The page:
Structural modifications of the lung parenchyma were observed by Nicolaie et al.[38] such as the narrowing of the alveolar space, the flattening of the alveolar epithelium and the expansion of the interstitium. Aside from the involvement of the pulmonary vessels there is the involvement of the basement membranes of the alveolar epithelium, the bronchial epithelium and the pulmonary capillaries. The consequences of local oxidative stress, the increased vascular permeability and the modifications in mucus secretion lead to the reduction of pulmonary volumes, pulmonary diffusion capacity, and elastic recoil with involvement of restrictive lung disorders, diminished bronchial reactivity and diminished bronchodilation.



The hallmark of chronic obstructive pulmonary disease (COPD) is airflow obstruction. This is identified by pulmonary function testing and thereby used for the diagnosis of COPD and staging of disease severity. SpirometrREVIEW OF LITERATUREy is essential for diagnosis and provides a useful description of the severity of pathological changes in COPD. For this purpose reduction in the post bronchodilator ratio of forced expiratory volume in 1 second (FEV1) to forced vital capacity (FVC) < 0.7 is recommended to define airflow limitation in COPD patients. Spirometry should be performed after the administration of an adequate dose of an inhaled bronchodilator (e.g.400 micrograms salbutamol) in order to minimize variability. Thus post-bronchodilator FEV1/FVC and FEV1 measurements have been recommended for the diagnosis and assessment of severity of COPD[15]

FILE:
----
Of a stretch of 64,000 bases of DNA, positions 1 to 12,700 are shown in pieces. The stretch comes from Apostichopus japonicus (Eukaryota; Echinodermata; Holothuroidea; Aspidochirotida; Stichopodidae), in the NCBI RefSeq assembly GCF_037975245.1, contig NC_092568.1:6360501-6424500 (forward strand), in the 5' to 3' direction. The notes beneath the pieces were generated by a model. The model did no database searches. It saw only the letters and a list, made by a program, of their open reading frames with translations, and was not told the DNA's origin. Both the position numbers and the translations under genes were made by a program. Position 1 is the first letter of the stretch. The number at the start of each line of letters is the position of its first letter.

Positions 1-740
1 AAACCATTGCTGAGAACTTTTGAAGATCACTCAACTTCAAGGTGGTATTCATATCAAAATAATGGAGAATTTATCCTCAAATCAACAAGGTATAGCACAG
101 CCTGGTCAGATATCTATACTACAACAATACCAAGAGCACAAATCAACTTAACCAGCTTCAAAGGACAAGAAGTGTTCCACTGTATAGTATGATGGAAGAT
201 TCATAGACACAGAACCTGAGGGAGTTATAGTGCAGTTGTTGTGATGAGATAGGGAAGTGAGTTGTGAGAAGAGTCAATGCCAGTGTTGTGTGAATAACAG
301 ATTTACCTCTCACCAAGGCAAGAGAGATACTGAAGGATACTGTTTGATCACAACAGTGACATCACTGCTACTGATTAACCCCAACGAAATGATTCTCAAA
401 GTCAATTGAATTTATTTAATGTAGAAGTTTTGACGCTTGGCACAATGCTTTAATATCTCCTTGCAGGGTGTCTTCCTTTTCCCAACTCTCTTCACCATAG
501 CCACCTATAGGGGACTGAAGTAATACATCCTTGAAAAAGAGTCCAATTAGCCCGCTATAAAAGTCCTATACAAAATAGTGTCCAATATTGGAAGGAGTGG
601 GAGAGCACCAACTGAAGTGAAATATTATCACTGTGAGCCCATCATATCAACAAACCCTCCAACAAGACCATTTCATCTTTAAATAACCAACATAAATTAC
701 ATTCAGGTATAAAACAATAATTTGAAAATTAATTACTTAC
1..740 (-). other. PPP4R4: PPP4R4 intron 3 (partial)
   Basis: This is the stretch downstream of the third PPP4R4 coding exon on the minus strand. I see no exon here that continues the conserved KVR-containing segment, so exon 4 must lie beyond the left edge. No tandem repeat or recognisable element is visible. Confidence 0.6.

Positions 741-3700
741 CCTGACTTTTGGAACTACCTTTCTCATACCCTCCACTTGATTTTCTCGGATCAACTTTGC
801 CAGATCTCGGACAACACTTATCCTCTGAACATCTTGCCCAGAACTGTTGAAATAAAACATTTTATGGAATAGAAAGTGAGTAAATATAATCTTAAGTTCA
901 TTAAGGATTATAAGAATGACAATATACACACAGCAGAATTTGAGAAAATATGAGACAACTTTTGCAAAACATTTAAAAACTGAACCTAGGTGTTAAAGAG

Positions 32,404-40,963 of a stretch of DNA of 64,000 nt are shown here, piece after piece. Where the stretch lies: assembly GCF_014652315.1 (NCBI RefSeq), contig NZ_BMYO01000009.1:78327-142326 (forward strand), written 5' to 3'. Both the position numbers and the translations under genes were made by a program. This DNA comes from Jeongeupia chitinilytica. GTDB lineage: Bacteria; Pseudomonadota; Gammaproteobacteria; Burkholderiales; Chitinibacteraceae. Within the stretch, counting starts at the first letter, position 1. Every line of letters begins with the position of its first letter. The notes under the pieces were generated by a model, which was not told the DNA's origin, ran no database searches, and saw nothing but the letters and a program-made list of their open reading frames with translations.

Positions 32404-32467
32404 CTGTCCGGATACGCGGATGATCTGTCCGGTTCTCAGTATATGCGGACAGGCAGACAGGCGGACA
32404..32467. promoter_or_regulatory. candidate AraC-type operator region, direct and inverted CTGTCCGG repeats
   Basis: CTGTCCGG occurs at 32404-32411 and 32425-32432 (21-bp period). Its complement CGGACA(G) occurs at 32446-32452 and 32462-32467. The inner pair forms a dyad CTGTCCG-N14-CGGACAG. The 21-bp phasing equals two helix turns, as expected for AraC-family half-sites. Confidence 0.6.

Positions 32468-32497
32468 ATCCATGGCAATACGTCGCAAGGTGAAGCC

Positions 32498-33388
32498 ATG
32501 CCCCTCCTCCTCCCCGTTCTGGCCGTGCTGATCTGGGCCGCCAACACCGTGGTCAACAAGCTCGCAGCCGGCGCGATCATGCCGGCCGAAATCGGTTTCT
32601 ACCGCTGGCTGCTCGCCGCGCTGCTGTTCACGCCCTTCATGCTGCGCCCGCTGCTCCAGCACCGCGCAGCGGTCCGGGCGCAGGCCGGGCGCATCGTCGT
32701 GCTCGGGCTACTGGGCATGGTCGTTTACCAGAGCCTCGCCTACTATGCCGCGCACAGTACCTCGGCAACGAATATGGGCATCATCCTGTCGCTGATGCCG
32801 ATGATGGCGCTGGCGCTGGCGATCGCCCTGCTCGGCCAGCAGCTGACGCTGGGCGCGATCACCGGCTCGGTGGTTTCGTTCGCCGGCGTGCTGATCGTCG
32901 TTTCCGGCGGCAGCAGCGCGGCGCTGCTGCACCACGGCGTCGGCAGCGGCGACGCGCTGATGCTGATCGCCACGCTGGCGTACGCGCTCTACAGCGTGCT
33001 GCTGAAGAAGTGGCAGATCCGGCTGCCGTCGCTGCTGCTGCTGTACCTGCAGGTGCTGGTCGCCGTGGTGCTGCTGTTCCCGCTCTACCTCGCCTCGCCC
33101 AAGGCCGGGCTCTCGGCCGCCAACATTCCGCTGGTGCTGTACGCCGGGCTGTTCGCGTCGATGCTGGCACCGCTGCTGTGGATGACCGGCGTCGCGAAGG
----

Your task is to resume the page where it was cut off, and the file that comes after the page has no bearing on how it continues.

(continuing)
Both asthma and COPD are defined by decreases in the FEV1/FVC ratio. FEV1 in asthma patients is considered to be at least partially (12% change in FEV1) or completely reversible and to vary significantly throughout the day[39]. COPD, by definition, is never completely reversible, and significant reversibility often leads to exclusion from clinical trials.

Both chemically induced and exercise-induced hyperresponsiveness are defining characteristics of asthma but are not traditionally associated with COPD[40].

The degree of reversibility in FEV1 which indicates a diagnosis of asthma is generally accepted as ≥ 12% and ≥ 200 ml from the pre-bronchodilator value[41].

The acute improvement in expiratory flow rates, such as FEV1 following bronchodilator use, is on average greater in asthma patients than in COPD patients (16% vs. 11%, respectively). However, despite the common use of bronchodilator reversibility in the clinical and research setting to distinguish asthma from COPD, the diagnostic effectiveness of this parameter is poor in unselected patients [42, 43].

Mannino et al. in one large study,[44] using a threshold bronchodilator FEV1 change of 15%, determined only a 44% sensitivity for detecting asthma and a 72% specificity in distinguishing asthma from COPD. Kesten et al. showed that increasing the minimum FEV1 threshold change to 20% increased the specificity to 84% but dramatically decreased the sensitivity[43]. Further Mannino et al in their large population-based analysis[44] found that 30% of individuals with fixed airflow obstruction have a history of asthma.

The traditional view of asthma as a "reversible" disease and COPD as being "irreversible" is no longer tenable. COPD is now defined as airflow limitation that is "partially reversible"[45, 46] and this reversibility is generally greater with anticholinergic therapy [47-49]. Furthermore, asthma probably becomes less reversible with chronicity and poor control that lead to airway remodeling[50].


Diffusing capacity is a measurement of carbon monoxide (CO) transfer from inspired gas to pulmonary capillary blood[51].

Since small airways and perhaps also parenchymal abnormalities are associated with asthma, it is not surprising that significant gas exchange abnormalities occur in asthma. The DLCO is an indirect measure of the ability of the lungs to exchange gas at the alveolar-capillary interface. Thus DLCO probably better reflects the alveolar capillary surface area. Thus in emphysema DLCO is typically reduced and in asthma it is usually normal or somewhat increased [52-54].